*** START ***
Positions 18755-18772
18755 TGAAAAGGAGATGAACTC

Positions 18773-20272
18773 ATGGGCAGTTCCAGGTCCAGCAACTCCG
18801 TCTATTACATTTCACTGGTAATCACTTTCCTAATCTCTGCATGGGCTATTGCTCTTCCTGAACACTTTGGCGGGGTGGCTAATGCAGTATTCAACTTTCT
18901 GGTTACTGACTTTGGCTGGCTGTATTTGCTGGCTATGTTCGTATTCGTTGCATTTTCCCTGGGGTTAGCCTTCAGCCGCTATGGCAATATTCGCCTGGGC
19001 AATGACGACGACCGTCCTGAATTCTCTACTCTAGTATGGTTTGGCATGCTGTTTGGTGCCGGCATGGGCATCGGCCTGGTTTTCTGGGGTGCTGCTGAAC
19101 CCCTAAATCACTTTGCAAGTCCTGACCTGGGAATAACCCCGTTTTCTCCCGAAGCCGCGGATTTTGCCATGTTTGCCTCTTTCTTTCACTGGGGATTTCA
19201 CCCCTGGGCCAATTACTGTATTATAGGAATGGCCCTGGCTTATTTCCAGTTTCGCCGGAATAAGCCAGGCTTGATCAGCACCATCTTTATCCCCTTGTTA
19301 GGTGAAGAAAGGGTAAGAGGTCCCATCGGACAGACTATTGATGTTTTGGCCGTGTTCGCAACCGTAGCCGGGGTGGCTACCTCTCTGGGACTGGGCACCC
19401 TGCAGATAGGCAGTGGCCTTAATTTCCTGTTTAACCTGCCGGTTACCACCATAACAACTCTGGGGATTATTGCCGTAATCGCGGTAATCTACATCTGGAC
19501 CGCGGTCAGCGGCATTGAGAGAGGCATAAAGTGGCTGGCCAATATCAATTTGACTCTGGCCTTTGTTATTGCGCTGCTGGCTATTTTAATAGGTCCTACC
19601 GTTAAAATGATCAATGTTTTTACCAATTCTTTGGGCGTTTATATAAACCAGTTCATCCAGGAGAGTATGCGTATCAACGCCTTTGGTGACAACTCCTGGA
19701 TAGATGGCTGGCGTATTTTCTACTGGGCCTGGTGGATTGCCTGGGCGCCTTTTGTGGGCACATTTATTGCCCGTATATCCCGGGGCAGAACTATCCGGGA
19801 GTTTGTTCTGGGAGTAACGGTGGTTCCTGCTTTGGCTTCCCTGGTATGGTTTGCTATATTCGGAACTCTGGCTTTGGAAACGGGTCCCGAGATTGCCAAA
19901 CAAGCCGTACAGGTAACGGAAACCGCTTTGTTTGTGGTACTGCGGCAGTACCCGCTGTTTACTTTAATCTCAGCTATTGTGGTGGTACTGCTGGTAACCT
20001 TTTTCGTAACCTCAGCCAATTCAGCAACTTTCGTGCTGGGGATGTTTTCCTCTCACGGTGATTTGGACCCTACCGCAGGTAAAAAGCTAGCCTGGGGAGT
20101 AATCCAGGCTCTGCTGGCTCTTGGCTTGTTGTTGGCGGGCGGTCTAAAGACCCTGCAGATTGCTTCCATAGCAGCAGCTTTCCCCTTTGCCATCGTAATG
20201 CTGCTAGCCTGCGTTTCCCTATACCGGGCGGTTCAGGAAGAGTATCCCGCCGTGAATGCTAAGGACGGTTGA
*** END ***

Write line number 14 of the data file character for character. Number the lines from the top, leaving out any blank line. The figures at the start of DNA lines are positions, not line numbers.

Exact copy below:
19701 TAGATGGCTGGCGTATTTTCTACTGGGCCTGGTGGATTGCCTGGGCGCCTTTTGTGGGCACATTTATTGCCCGTATATCCCGGGGCAGAACTATCCGGGA